Bay directed Transformers: Dark of the Moon, released on June 28, 2011.[43] He may direct a sequel to the Bad Boys franchise or a "small" film he's been developing for years, tentatively called Pain & Gain.[44] The true crime story, based on events described in a Miami Herald article[45] written by Pete Collins, concerns a group of bumbling bodybuilders working together to commit a robbery.

Bay produced DreamWorks' I Am Number Four, based on a series of novels by authors James Frey and Jobie Hughes published by HarperCollins Children's Books. D. J. Caruso (Eagle Eye, Disturbia) directed.[46][47]

Bay will co-produce One Way Out, a reality series that pits ordinary people against each other as they try to keep their pasts hidden and builds toward a showdown where all those secrets will be revealed.[48]

Gideon's Sword, Douglas Preston and Lincoln Child's novel set for release in February 2011, was optioned by Bay Films and will be produced by Michael Bay. The main character, Gideon Crew, avenges the death of his father.[49][50]

In June of 2011, Bay confirmed that Pain & Gain was his next project and that it would have a budget of $20 million.[51]

Production and FX companies

Platinum Dunes

Bay founded this production house with fellow producers Brad Fuller and Andrew Form in 2001.[52] Platinum Dunes is named after one of Bay's first student films at Wesleyan University. Brad Fuller also graduated from Wesleyan and worked for Bay as an executive assistant before joining him in this business venture. The company's first film, a remake of the 1974 film The Texas Chain Saw Massacre, grossed $107 million dollars worldwide.[53] Platinum Dunes produced lucrative remakes of classic horror films and introduced new directors like Sam Bayer and Marcus Nispel to feature film audiences. Their most recent horror film production, A Nightmare on Elm Street starring Jackie Earle Haley as Freddy Krueger, was released April 2010. The film made 32.9 million dollars in its opening weekend, covering nearly its entire 35 million dollar budget and went on to gross over 100 million dollars worldwide.[54]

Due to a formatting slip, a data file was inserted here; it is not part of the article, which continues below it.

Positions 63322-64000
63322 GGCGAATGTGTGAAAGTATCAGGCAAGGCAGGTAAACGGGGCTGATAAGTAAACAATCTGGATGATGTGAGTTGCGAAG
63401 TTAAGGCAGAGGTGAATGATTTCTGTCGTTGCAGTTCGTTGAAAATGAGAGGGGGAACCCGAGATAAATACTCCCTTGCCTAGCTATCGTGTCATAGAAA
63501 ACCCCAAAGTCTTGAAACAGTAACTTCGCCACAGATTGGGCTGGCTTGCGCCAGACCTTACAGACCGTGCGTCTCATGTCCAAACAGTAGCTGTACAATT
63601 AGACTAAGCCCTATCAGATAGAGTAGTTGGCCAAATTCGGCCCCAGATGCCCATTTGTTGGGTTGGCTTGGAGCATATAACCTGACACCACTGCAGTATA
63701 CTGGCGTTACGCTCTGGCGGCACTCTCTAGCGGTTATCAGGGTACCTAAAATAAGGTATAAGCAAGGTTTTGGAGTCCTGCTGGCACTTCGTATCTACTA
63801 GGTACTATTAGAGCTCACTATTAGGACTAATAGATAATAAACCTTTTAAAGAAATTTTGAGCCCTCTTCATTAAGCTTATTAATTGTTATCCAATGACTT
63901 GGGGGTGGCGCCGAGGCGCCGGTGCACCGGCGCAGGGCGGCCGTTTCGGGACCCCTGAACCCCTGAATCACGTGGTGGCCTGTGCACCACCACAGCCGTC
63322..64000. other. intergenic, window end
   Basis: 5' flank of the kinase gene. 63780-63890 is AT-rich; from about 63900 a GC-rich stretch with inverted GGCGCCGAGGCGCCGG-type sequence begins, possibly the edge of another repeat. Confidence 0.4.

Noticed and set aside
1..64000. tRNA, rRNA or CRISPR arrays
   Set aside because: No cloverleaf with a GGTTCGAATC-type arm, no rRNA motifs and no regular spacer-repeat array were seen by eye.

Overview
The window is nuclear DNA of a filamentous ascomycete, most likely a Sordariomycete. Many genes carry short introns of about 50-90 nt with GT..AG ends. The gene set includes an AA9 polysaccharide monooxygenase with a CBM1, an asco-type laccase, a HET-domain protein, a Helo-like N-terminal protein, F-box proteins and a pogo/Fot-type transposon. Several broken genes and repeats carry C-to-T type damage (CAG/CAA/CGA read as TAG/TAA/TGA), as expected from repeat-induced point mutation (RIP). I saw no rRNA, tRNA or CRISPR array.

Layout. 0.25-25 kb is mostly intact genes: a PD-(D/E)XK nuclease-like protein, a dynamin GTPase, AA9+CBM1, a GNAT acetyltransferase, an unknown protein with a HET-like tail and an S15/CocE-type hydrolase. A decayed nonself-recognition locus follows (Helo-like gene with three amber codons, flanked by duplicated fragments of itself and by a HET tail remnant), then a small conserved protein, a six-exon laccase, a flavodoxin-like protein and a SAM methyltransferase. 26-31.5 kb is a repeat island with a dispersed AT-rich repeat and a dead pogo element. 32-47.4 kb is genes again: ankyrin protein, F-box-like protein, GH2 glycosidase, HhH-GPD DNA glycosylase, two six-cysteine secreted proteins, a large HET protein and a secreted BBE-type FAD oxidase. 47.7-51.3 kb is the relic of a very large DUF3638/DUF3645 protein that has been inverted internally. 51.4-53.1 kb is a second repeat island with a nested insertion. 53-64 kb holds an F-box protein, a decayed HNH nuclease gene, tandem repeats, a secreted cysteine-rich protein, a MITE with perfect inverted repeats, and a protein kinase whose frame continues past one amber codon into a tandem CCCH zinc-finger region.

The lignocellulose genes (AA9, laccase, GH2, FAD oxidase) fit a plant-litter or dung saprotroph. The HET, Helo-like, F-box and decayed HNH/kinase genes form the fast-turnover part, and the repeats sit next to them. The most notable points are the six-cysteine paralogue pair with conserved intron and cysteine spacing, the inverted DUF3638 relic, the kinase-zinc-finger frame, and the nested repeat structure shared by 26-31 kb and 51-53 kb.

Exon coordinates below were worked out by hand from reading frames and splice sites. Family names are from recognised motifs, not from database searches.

Paramount Pictures signed a first look deal with Platinum Dunes in 2009.[55] As part of this new relationship, Paramount Pictures and Nickelodeon have brought the Platinum Dunes producers on to produce a new Teenage Mutant Ninja Turtles, rebooting the film series launched by New Line in 1990. Bay, Fuller and Form will co-produce with Galen Walker, Scott Mednick and Marina Norman.[56]

Digital Domain